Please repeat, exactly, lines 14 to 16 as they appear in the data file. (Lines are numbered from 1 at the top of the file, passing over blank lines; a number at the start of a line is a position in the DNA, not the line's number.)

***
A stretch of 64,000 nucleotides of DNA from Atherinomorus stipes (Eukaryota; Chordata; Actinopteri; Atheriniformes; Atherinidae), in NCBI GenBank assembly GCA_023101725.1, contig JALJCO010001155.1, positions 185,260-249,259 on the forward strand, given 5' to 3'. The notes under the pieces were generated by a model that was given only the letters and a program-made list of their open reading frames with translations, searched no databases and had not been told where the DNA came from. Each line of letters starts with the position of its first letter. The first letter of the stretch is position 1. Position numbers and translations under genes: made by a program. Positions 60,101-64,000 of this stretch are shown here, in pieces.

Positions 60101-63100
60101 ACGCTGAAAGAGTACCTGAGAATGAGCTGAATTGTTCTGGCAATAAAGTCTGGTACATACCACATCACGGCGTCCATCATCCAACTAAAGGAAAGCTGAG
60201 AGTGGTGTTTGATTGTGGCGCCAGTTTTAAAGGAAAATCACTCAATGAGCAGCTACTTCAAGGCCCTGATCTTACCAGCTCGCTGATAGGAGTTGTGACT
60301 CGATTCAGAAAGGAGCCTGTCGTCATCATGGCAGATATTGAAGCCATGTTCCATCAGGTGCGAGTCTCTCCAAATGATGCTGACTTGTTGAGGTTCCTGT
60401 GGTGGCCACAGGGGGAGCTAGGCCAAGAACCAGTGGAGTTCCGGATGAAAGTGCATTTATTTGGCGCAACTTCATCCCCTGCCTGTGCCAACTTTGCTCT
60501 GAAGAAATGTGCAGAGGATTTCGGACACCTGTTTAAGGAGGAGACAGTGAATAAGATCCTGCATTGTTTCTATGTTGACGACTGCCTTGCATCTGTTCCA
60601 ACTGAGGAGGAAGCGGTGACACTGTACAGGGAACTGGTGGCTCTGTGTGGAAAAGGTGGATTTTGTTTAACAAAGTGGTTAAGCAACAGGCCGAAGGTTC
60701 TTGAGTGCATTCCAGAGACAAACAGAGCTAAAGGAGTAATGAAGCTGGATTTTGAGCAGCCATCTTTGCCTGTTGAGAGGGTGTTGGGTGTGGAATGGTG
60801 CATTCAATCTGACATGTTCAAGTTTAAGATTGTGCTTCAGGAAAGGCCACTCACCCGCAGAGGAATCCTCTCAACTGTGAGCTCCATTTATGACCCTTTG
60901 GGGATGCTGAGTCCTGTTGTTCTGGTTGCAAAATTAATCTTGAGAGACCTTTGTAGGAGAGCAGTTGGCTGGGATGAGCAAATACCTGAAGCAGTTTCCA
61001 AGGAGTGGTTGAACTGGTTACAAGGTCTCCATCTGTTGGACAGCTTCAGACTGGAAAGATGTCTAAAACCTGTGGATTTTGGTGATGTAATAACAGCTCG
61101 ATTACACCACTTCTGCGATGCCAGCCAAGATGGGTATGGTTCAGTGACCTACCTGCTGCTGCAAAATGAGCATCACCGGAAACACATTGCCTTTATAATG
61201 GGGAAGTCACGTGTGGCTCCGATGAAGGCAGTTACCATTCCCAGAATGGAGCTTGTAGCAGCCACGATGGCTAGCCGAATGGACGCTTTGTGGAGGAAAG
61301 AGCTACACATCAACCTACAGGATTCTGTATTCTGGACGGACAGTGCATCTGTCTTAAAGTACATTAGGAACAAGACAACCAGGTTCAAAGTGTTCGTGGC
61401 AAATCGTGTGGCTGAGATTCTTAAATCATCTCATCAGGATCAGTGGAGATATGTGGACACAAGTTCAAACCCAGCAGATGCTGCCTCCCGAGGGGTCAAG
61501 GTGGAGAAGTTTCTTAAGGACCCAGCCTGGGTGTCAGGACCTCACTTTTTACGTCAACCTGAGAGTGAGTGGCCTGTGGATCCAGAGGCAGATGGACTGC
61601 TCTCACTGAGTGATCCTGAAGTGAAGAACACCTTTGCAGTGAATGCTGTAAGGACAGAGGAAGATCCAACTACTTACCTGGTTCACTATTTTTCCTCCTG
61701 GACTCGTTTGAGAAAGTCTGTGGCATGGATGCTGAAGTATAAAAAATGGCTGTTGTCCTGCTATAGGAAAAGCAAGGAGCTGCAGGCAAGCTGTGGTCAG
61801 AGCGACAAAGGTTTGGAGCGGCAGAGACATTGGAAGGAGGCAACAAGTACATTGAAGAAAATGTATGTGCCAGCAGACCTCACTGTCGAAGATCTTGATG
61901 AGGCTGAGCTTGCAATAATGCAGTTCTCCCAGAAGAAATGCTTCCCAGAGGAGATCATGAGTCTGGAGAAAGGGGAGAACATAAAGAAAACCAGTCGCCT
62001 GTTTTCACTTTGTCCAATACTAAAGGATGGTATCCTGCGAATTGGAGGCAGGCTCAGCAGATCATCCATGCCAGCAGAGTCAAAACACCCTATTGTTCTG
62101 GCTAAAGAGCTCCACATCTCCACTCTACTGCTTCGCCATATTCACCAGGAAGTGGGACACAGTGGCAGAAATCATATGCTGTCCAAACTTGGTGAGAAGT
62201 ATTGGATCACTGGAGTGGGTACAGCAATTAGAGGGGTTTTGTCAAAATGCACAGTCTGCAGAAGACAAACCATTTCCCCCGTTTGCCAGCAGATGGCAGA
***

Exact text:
61201 GGGAAGTCACGTGTGGCTCCGATGAAGGCAGTTACCATTCCCAGAATGGAGCTTGTAGCAGCCACGATGGCTAGCCGAATGGACGCTTTGTGGAGGAAAG
61301 AGCTACACATCAACCTACAGGATTCTGTATTCTGGACGGACAGTGCATCTGTCTTAAAGTACATTAGGAACAAGACAACCAGGTTCAAAGTGTTCGTGGC
61401 AAATCGTGTGGCTGAGATTCTTAAATCATCTCATCAGGATCAGTGGAGATATGTGGACACAAGTTCAAACCCAGCAGATGCTGCCTCCCGAGGGGTCAAG